He turned his car back off, gritting his teeth, and threw his door open. He recognized that car. More, he recognized the woman angling her body out of the convertible and strutting to the pump.
His anger faltered for a moment when her long, bare legs came into view. Those legs were the first thing he’d noticed about her when they’d met. She was a tall woman, and her toned and tanned legs seemed to stretch forever. She was wearing some kind of straw-covered platform sandals, adding another couple of inches to her already impressive height, and a pair of red shorts that should have been illegal for the amount of skin they exposed.
Her sense of entitlement had been the second thing he’d noticed, and its appearance now brought his anger flaring back to life. He strode toward her. “What the hell do you think you’re doing? There’s a line here.”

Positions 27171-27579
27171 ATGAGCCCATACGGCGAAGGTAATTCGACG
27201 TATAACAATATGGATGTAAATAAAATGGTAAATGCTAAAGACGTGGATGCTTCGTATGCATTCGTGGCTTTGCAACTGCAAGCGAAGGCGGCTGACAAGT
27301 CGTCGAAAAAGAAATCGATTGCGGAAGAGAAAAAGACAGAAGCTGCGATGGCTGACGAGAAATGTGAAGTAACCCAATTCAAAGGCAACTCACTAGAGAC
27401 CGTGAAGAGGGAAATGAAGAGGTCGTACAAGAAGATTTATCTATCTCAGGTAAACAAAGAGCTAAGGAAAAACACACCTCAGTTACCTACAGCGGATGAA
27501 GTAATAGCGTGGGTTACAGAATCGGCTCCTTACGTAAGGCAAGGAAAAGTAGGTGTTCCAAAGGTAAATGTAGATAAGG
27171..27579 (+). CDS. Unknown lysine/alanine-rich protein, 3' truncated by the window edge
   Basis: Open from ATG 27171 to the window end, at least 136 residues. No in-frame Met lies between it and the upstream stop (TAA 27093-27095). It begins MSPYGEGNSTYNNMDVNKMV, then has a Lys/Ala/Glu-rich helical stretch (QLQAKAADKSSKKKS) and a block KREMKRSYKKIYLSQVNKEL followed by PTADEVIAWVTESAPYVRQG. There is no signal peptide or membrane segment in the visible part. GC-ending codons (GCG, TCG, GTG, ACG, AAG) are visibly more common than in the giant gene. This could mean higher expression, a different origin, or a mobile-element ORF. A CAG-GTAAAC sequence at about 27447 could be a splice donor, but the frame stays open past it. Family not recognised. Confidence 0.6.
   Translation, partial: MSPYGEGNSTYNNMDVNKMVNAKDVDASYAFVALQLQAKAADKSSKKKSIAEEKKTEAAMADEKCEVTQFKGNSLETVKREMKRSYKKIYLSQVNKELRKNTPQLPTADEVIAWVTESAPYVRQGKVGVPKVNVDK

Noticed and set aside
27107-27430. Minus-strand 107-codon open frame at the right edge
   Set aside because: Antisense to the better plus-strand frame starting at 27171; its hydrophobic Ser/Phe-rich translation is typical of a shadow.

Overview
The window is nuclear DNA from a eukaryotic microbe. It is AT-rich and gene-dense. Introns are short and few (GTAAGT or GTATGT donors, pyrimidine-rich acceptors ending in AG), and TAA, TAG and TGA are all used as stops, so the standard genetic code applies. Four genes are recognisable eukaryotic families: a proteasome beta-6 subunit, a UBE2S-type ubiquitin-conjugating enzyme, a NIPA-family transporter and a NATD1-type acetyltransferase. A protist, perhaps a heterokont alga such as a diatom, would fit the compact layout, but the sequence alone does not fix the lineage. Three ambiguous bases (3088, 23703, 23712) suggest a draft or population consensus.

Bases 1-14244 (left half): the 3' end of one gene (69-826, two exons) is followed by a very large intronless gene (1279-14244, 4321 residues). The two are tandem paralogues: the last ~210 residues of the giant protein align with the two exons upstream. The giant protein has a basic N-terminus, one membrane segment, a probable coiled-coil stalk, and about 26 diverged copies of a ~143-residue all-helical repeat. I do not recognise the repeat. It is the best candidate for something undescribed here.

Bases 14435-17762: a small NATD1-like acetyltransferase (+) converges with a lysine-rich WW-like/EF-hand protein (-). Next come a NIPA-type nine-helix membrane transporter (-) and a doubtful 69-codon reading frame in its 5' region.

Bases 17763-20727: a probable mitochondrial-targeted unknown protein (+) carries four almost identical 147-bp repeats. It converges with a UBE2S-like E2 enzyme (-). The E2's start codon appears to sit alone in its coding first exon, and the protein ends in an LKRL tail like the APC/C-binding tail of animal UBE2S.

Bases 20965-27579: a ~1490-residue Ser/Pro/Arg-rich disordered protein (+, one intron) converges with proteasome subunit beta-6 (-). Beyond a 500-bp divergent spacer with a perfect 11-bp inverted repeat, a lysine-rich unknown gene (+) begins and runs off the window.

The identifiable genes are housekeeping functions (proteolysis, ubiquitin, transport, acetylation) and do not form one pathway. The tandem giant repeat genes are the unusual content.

Marla Popov turned, nozzle in her hand and a surprised ‘O’ rounding her red lips. His stomach tightened. Jesus, everything about her was cherry. Her shorts, her car, her lipstick. Even her toenails were painted that deep, luscious red. The tempting splashes of color made him want to lean in and take a bite. Physically, this woman did it for him. Her selfish attitude, however, was another story. That spoiled his appetite right quick.
She tugged at the silk scarf that was knotted under her chin like she was Jackie O, and it slipped off her head and landed on her shoulders. The golden highlights in her strawberry blond hair caught the morning sun. The strands shimmered from blond to apricot to peach, a silky sunrise. She probably spent more money getting that color than most people did on food in a month.